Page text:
|10.24.13 at 9:00 am ET|
1. They have a hard time protecting quarterback Ryan Tannehill. Tannehill does a good job evading the rush — he’s a former college wide receiver who has pretty good footwork — but he’s still had little luck when it comes to protection. He’s been sacked 26 times through the first six games of the season, and is on pace to absorb 69 sacks over the course of the 2013 season. (To give you some perspective, Tom Brady took a career-high 41 sacks in 2001.) The Dolphins made something of a panic move earlier in the week when they traded for tackle Bryant McKinnie, swinging a deal with the Ravens for the perennial underachiever. The Patriots don’t necessarily have an elite pass rush, but the opportunities should be there for Chandler Jones (a team-leading 6.5 sacks and 13 quarterback hits through the first seven games), as well as fellow defensive end Rob Ninkovich (who leads the team with 20 quarterback hurries, according to Pro Football Focus).
2. As a result of those protection problems, Tannehll has had ball security issues. The quarterback has fumbled the ball away seven times through the first six games of the season, and that, combined with a penchant for some ill-timed interceptions — he has seven, tied for sixth in the league — has led to issues for the Dolphins. The Patriots, who have forced turnovers in 34 consecutive games, will also have opportunities to force takeaways. New England enters the game with a plus-five takeaway ration, good enough to be tied for fourth in the AFC with the Bills.
3. They are below average when it comes to running the ball. New England should be able to breathe relatively easy when it comes to the Miami running game, as the Dolphins do not pose much of a threat when it comes to their ground game. Miami is 25th in the league when it comes to average rushing yards per game with 78.0. (The Dolphins average a relatively respectable 3.9 yards per carry, 16th in the league.) Lamar Miller is perhaps their best back, as he has 59 carries for 254 yards (4.3 ypc) and two touchdowns. A 5-foot-10, 216-pounder, he had a season-high in a Sept. 15 win over the Colts.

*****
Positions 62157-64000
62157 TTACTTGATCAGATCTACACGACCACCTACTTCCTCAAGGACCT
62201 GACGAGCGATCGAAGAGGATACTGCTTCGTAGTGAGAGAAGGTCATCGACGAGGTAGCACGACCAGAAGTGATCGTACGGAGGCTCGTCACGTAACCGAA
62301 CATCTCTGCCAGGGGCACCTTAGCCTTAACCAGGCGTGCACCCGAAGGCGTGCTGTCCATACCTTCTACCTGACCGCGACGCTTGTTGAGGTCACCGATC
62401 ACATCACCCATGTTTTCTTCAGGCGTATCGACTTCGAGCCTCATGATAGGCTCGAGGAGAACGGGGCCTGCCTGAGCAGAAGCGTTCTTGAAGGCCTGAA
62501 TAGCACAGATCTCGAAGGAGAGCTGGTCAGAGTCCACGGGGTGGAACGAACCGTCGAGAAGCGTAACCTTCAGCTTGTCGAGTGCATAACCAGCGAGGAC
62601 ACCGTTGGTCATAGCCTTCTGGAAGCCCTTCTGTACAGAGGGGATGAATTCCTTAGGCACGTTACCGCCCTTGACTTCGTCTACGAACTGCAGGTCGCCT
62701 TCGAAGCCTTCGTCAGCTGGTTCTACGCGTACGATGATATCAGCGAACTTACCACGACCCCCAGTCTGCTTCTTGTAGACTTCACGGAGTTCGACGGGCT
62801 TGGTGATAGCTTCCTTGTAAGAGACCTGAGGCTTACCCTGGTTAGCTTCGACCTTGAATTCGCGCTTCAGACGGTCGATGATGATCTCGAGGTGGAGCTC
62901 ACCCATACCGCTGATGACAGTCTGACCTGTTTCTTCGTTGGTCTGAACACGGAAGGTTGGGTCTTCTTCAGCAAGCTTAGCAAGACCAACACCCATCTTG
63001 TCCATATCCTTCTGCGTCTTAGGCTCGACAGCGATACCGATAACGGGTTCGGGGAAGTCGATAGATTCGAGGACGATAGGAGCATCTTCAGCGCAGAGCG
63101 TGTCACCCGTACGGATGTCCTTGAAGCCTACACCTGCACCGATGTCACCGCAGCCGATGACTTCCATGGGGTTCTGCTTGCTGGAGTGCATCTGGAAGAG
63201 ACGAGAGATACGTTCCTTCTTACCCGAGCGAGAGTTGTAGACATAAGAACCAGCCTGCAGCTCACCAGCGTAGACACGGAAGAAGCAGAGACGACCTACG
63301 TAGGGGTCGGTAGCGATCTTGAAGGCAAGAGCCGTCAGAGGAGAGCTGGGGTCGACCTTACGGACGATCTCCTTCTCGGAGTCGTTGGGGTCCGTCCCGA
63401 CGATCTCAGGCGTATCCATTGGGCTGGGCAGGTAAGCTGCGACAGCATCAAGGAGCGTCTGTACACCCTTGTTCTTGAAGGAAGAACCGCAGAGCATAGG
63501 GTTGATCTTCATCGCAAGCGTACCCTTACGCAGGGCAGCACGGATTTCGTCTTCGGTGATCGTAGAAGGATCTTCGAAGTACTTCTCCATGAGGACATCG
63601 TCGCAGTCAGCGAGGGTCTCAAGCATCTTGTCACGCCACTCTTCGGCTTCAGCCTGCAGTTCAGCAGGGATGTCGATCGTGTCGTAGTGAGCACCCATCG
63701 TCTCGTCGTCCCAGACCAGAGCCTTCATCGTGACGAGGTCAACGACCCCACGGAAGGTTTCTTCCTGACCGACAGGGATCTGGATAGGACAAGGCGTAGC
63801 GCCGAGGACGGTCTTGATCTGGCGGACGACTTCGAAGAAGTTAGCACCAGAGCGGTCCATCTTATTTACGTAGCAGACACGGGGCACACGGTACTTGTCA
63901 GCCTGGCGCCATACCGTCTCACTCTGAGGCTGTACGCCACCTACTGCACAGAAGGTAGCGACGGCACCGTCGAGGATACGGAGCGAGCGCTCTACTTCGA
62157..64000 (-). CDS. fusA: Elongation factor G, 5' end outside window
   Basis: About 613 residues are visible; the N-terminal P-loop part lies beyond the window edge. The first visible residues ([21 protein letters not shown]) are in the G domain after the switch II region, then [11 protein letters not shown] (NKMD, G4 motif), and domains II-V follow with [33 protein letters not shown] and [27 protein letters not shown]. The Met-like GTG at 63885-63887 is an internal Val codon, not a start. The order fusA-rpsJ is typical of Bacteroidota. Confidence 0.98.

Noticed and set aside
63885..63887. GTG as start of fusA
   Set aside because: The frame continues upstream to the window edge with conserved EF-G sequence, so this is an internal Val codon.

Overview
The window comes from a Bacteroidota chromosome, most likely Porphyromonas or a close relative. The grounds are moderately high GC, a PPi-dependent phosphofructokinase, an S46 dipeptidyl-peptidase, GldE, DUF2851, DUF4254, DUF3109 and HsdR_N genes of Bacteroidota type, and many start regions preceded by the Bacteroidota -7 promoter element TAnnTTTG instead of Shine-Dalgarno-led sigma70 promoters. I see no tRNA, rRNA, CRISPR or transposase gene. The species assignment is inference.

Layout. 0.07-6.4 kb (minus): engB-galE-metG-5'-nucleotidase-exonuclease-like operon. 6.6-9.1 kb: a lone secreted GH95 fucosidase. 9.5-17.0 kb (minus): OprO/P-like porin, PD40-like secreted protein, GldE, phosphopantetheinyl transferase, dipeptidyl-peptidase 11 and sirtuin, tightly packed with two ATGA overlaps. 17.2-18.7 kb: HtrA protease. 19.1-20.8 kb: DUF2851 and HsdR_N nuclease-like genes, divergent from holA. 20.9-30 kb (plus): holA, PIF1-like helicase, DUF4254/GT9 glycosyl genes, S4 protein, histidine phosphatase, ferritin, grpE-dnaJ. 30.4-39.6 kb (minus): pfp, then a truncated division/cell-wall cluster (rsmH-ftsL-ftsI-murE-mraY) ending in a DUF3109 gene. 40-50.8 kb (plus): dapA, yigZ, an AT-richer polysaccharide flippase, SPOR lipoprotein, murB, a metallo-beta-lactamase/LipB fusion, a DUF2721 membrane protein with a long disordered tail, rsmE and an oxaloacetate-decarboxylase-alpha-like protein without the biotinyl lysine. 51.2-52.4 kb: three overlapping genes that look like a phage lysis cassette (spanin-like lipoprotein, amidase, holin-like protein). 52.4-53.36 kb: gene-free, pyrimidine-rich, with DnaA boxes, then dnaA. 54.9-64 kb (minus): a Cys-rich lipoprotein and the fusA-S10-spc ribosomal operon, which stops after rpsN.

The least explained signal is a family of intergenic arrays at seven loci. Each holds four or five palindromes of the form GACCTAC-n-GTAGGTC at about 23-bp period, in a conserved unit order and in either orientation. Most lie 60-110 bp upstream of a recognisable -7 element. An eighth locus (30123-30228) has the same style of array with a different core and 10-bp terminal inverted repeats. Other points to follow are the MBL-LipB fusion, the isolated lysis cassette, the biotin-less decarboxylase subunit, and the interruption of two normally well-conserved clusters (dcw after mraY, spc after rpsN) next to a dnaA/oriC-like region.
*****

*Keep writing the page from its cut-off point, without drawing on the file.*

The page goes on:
4. They have struggled to defend tight ends. The Dolphins have had issues trying to slow down some of the NFL’s best young tight ends at the start of the 2013 season. Jimmy Graham of the Saints lit them up for four catches for 100 yards and two touchdowns in Week 4, while Cleveland’s Jordan Cameron had nine catches for 108 yards and a touchdown in Week 1 and Indy’s Coby Fleener had four catches for 69 yards and a touchdown in Week 2. In all, they’ve allowed four passing touchdowns to tight ends in six games. That’s bad news when you’re facing someone like Gronkowski, who had eight catches (on 17 targets) for 114 yards in his regular-season debut last week against the Jets.
5. They’re a smart, well-disciplined team when it comes to penalties. The Dolphins have played six games to this point in the season, and they are tied with the Vikings for the league low in penalties assessed with 25, and have been assessed the smallest amount of penalty yardage (212). The Patriots aren’t much worse — they have played one more game than Miami, and are 25th in the league in total penalties (33) and 20th in the league in penalty yardage lost (342).
|10.24.13 at 7:15 am ET|